Anti-bullying law a reality — to the chagrin of Republicans
MARSHALL – Two local Republican senators have recently spoken out against new anti-bullying legislation which cleared the Senate last week, and on the day the bill was signed into law by Gov. Mark Dayton, a pair of House members from District 16 shared similar feelings hours after the bill purported to strengthen the state’s anti-bullying law passed.
The House debated the controversial bill for 12 hours Tuesday before passing it on a 69-63 vote that fell mostly along party lines. Three Democrats joined the Republicans in the House in voting against the bill.
“We had a lot of folks that heard from their districts and school administrators and school board members who all had a lot of concerns about this bill,” said Rep. Chris Swedzinski, R-Ghent. “We found a lot of the Democrats were hearing the same things, yet they still voted for the bill.”
District 16B Rep. Paul Torkelson, R-Nelson Township, said while he didn’t speak personally on the bill Tuesday, there were many in his caucus who felt passionate about the issue and wanted to speak for their constituents.
“This was their chance to express their views on this bill, and it took on a little extra significance mostly because they had a lot of folks in their district with concerns about the bill and the constituents wanted their legislators to speak on it.”
Swedzinski said the debate drew on so long because there are so many problems with the bill and concerns that it’s too overreaching and too costly. He said the bill is flawed in many ways, including the stealing of local control from schools and the potential for a disengagement with parents when bullying problems arise.
“What’s going to happen is a lot of our schools are not going to engage with parents,” he said. “That’s unfortunate. I think there’s a general disengagement with parents in the lives of their children, maybe not in southwest Minnesota, but there are issues in the urban and metro areas, and I think that’s where they were trying to go after with these policies. Unfortunately, they’re sweeping us all up with it at the same time.”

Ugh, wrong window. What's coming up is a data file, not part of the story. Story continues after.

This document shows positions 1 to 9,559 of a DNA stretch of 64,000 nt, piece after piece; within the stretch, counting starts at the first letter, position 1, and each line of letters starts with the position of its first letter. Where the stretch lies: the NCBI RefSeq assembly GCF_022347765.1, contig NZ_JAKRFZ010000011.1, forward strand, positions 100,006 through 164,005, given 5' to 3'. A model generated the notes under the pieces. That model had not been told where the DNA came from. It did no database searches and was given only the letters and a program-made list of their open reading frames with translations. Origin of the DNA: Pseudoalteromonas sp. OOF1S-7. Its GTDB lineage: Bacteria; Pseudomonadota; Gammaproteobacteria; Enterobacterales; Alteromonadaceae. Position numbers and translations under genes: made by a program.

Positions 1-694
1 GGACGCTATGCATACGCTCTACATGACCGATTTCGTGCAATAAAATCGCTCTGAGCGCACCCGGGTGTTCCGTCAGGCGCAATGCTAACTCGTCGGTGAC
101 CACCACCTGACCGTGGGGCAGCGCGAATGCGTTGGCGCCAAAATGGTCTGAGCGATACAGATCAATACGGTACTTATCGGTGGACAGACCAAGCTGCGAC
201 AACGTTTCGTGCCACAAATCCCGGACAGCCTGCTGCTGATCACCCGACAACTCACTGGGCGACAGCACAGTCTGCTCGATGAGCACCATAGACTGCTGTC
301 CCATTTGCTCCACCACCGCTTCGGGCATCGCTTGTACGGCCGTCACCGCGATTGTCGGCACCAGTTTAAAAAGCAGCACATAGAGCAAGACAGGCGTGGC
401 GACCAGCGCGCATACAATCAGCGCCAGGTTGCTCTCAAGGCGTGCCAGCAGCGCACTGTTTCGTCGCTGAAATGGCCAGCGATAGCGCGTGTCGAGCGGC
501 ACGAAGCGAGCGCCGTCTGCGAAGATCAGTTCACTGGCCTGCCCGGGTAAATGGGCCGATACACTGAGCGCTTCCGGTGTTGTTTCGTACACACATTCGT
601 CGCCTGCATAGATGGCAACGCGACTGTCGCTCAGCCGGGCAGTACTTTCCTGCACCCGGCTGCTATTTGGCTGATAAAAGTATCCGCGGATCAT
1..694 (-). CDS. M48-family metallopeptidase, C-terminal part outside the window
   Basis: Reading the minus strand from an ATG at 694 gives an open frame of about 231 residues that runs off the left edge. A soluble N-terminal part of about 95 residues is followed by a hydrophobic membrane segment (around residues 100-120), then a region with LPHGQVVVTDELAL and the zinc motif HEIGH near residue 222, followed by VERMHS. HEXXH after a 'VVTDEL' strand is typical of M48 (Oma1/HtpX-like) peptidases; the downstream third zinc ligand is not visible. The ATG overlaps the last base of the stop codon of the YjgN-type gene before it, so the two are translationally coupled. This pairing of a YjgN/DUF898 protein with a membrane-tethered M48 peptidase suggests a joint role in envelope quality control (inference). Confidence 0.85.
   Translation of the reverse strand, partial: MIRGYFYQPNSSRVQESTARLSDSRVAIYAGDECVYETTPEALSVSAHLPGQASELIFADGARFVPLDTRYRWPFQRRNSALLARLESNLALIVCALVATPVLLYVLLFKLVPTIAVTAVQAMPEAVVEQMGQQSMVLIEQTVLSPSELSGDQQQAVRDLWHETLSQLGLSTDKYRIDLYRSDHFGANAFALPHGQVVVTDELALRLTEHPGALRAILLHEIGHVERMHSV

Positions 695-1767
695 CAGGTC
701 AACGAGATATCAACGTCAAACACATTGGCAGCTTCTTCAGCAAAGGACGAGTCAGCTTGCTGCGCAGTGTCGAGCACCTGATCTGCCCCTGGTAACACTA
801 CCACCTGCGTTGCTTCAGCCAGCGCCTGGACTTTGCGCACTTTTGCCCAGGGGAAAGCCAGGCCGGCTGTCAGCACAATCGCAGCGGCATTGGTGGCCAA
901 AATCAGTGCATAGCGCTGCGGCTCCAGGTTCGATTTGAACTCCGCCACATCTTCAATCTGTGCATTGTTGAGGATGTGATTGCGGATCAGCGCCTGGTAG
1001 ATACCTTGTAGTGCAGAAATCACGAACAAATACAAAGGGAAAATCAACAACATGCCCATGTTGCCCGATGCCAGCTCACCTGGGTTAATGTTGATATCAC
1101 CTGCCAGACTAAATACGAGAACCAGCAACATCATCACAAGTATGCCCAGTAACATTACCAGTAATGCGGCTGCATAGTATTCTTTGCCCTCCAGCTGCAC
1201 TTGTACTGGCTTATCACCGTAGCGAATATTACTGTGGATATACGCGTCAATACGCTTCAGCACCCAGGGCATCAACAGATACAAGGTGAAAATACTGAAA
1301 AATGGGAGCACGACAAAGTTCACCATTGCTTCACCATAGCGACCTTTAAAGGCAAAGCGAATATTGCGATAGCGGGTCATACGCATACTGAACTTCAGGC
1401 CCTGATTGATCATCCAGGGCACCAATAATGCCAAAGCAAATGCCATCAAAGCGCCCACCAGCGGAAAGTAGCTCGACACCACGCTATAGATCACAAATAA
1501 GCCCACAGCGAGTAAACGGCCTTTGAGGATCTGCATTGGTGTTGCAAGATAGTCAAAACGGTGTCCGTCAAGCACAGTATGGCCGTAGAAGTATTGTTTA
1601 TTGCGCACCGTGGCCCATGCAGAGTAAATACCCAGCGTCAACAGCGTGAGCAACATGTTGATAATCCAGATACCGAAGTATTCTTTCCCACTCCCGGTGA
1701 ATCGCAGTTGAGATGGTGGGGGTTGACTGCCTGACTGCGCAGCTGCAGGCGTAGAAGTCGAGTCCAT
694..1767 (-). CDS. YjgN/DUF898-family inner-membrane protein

Torkelson, too, is worried about a potential decline in parental involvement and said parents are being “taken out of the loop” with the new law since the bill doesn’t include a requirement for an automatic notification to parents when something happens at school. He said he doesn’t deny bullying is a real issue – one made more complicated by electronic communication tools available today – but thinks parents need to be more in the picture.
The bill defines bullying as behavior that interrupts another student’s opportunity to learn or participate in a school activity, prohibits false reports of bullying and requires corroboration of bullying accusations.
The bill would require school districts to track and investigate cases of bullying and require schools to better train staff and teachers on how to prevent it. Current law requires school districts to have a bullying policy but omits details on what the policy should contain. But opponents of the bill worry about the costs of implementation, among other things.
Swedzinski said bureaucrats in St. Paul shouldn’t be the ones deciding on what’s best for students in their respective schools districts. He calls the mantra that Minnesota has one of the weakest bullying policies in the country disingenuous and, like other Republicans, is concerned not only about the intrusive nature of the legislation but also about the price tag that comes with implementation and training – costs that will have to be covered by the schools and the state.
“That’s why you saw such a long debate,” Swedzinski said. “We were pleading, saying this is unnecessary, and above and beyond everything is the cost of this – you’re looking at $20 million to $25 million of unfunded mandates – those are dollars that are not going into classrooms.”
Swedzinski and Torkelson said the new all-encompassing legislation is one-size-fits-all and schools shouldn’t lose the local-control advantage they have under current law.
“The biggest red flag for me is this bill is a kind of mandate to our local school districts,” Torkelson said. “I have great faith in my local school district, the school board, the teachers, to take care of these issues on a local level. I trust the teachers and parents to take care of our kids.”